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Elkhart County gets rid of the last of their paper ballots

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Employees at the Elkhart County Election Board and Voter Registration Office are busy storing their voting machines for next year. They're also getting rid of what's left of their paper ballots. Which, according to the chief deputy of the clerk, Christopher Anderson, isn't a lot.

"We really don't have all that many, probably about 200 or so, that we're going to be destroying," Christopher Anderson said.

That's because Elkhart County has gone electronic, except for absentee ballots, all voting is done on a touch screen machine.

It's very different from neighboring St. Joseph County where ballots were printed for every one of its registered voters. That's more than 210,000 people, but with a voter turnout in St. Joseph County of about 53 percent, nearly 100,000 paper ballots will be destroyed, costing taxpayers money. This is no longer a problem in Elkhart County.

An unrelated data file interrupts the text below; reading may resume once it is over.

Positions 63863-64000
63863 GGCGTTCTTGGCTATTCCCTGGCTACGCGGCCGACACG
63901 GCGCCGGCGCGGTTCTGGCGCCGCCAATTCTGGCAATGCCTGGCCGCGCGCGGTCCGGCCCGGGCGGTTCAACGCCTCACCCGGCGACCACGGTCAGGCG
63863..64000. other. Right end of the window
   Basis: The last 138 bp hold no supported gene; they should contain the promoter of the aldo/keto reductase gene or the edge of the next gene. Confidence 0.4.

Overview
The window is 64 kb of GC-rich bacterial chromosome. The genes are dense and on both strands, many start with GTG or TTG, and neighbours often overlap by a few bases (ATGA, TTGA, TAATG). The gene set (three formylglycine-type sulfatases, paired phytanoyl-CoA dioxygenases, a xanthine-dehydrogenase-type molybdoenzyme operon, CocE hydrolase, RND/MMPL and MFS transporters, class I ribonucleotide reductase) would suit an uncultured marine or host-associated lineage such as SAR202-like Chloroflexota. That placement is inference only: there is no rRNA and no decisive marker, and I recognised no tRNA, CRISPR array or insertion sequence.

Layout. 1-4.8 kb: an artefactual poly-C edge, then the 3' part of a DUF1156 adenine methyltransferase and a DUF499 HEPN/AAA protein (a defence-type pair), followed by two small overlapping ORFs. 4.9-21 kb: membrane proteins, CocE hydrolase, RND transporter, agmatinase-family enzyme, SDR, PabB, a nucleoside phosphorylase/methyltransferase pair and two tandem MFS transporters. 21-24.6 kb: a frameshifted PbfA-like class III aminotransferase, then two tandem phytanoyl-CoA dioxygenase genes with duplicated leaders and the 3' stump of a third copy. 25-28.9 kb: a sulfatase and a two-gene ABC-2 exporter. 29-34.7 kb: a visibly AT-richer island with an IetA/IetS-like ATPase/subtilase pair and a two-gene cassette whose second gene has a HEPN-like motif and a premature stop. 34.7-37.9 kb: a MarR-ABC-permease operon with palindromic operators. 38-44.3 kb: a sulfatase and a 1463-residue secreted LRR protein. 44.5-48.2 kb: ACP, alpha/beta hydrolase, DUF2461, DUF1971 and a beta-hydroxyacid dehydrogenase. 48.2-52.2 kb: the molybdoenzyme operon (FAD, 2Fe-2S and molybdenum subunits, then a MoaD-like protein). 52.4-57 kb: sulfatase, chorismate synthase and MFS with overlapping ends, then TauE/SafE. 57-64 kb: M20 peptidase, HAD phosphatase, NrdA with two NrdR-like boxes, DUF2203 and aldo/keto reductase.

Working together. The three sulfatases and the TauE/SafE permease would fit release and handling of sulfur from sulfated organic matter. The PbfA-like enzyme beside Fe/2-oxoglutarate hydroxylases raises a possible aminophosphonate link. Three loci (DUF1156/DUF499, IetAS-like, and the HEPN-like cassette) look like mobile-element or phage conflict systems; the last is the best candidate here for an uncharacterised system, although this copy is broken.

"It's not just the wasting, but it's much more convenient," said Chad Clingerman, office manager of Voter Registration.

It's a big change from 2012 when they had to send dozens of boxes of unused ballots to a landfill. Anderson says during a 4-year election cycle they had to eliminate about 315,000 extra ballots. Now that's not the case, saving about $120 ,000 of taxpayer dollars.

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St. Joseph County is currently undergoing a recount in the District 3 school board election. Incumbent Bill Sniadeki lost to Leslie Anne Wesley by just 46 votes. The thousands of ballots that don't have anything to do with that race have already been shredded.

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